bpy.ops.object.geometry_nodes_input_attribute_toggle({"object": obj}, prop_path="[\"Input_i_use_attribute\"]", modifier_name="my_mod_name")
bpy.ops.object.join({"active_object": obj, "selected_editable_objects": objects})
bpy.ops.object.make_single_user({"selected_objects": selected_objects}, object=True, obdata=True, material=False, animation=False)
bpy.ops.object.material_slot_remove({'object': obj})
bpy.ops.object.modifier_apply({"object": obj, "view_layer": view_layer, "scene": scene}, modifier="weld")  # scene and view_layer parameters are not mandatory, modifier parameter is the modifier name
bpy.ops.object.modifier_move_down({'object': obj}, modifier=mod_name)
bpy.ops.object.modifier_move_to_index({'object': obj}, modifier=mod.name, index=i)
bpy.ops.object.modifier_move_up({'object': obj}, modifier=mod_name)
bpy.ops.object.origin_set({"selected_editable_objects": editable_objects}, type='GEOMETRY_ORIGIN', center='MEDIAN')  # Where selected_editable_objects is an iterable of editable objects
bpy.ops.object.parent_clear({"selected_editable_objects": editable_objects}, type="CLEAR_KEEP_TRANSFORM")  # Where selected_editable_objects is an iterable of editable objects and type is in ['CLEAR', 'CLEAR_KEEP_TRANSFORM', 'CLEAR_INVERSE']
bpy.ops.object.posemode_toggle({"active_object": arm})  # Where arm.type = "ARMATURE"
bpy.ops.object.select_all({"area": area}, action='SELECT') # action in ('TOGGLE', 'SELECT', 'DESELECT', 'INVERT')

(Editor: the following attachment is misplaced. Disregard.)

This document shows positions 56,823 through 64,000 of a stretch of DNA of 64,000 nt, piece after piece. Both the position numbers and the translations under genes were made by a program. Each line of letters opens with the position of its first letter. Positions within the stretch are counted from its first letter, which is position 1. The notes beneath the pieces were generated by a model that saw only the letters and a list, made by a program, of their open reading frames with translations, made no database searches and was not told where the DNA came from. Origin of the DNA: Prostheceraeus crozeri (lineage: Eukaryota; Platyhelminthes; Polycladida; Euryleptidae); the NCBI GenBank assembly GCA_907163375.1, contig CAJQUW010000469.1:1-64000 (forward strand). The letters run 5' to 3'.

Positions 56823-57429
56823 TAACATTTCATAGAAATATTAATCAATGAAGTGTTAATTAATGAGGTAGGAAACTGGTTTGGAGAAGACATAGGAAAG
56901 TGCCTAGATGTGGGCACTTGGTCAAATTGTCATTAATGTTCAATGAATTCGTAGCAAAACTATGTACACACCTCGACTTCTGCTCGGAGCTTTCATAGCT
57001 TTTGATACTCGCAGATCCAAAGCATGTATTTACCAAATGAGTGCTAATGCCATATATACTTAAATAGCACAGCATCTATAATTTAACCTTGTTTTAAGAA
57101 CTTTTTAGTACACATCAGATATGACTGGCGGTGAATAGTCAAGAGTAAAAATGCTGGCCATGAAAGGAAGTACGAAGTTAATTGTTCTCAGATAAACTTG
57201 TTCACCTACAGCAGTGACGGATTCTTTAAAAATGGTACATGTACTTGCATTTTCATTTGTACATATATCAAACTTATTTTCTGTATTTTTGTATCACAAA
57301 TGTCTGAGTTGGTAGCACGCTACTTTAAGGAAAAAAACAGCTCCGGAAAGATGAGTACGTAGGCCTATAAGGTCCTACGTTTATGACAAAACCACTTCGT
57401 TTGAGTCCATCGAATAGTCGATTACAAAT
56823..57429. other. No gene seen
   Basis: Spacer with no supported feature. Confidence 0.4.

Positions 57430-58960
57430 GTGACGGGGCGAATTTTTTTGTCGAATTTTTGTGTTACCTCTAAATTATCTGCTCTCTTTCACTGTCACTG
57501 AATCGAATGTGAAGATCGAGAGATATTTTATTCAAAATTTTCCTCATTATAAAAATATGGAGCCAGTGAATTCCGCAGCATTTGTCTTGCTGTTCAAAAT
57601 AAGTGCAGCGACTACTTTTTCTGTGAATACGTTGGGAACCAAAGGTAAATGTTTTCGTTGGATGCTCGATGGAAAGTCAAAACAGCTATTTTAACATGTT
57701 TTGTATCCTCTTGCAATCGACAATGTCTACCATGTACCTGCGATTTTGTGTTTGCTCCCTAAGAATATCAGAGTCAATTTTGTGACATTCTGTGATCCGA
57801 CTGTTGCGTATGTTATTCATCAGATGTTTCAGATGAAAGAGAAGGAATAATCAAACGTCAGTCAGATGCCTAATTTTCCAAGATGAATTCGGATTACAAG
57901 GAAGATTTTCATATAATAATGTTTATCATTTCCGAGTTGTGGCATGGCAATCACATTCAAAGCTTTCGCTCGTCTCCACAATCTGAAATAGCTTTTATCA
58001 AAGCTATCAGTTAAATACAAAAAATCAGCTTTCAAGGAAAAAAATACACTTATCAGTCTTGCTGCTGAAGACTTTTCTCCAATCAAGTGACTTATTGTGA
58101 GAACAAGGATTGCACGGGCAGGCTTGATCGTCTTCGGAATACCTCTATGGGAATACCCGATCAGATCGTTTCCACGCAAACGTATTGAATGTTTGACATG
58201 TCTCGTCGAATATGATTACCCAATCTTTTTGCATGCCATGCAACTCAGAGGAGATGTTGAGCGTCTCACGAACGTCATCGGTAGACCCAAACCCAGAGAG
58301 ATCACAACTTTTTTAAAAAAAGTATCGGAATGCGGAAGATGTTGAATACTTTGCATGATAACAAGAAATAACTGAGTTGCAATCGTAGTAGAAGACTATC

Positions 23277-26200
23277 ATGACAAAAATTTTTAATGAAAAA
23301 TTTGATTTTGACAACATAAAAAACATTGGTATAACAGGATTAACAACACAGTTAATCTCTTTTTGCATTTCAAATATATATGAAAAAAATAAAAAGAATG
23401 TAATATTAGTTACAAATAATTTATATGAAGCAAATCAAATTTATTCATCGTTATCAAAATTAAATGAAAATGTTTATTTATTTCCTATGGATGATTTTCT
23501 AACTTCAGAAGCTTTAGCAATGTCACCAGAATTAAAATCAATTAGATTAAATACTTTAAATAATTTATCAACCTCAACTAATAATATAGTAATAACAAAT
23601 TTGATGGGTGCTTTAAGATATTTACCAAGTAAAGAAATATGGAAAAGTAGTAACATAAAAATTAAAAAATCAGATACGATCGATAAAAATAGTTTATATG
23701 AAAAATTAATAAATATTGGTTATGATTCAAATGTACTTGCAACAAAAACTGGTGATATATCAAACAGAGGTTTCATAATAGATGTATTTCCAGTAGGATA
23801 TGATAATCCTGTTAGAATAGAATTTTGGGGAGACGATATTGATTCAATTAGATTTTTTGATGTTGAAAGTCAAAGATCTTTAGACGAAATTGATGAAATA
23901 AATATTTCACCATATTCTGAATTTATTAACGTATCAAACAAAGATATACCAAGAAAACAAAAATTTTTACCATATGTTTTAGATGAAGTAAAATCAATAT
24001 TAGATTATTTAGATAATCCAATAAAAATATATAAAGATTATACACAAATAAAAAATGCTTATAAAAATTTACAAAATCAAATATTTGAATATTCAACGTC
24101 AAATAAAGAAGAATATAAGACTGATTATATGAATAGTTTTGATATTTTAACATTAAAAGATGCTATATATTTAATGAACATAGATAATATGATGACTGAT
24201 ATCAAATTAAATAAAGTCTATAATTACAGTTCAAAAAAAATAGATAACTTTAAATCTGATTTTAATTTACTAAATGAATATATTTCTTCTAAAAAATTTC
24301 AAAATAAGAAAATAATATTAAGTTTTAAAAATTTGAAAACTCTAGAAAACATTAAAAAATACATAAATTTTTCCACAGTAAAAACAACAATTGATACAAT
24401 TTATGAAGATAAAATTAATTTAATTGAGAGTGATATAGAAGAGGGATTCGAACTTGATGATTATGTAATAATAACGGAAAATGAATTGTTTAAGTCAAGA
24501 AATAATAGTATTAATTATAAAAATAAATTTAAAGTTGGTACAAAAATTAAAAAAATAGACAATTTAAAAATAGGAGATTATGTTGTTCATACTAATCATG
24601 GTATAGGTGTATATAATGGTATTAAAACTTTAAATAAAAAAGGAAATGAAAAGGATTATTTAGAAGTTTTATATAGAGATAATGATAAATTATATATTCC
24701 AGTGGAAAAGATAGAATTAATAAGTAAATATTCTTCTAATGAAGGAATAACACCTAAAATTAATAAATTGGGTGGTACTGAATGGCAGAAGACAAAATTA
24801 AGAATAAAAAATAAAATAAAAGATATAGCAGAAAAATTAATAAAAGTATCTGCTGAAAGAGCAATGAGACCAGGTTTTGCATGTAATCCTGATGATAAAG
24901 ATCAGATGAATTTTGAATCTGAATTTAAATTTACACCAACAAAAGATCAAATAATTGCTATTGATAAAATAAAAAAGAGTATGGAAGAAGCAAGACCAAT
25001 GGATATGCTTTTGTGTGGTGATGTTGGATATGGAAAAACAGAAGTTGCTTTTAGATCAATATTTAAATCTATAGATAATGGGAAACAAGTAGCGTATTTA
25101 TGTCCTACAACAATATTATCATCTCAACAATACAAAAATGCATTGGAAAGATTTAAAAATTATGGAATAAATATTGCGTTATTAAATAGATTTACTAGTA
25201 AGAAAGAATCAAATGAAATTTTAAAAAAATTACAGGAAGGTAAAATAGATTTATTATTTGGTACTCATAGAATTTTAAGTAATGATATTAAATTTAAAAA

bpy.ops.object.transform_apply({"selected_editable_objects": mesh_objects}, location=True, rotation=True, scale=True)  # Where selected_editable_objects is an iterable of editable objects

bpy.ops.mesh.customdata_custom_splitnormals_clear({"mesh": mesh}) # Mesh can be obtained eg with obj.data

bpy.ops.palette.extract_from_image({"area": area}, threshold=1) # Where area.image is set to an instance of bpy.types.Image and area.type == "IMAGE_EDITOR"

bpy.ops.screen.area_close({"area": area})

bpy.ops.workspace.delete({"workspace": workspace})

Note : bpy.ops.object.convert can't be overriden. See https://developer.blender.org/T93188

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  • $\begingroup$ have you asked about this in devtalk? perhaps someone has a script that they can run over the source to generate such a table. $\endgroup$ Dec 27, 2021 at 22:28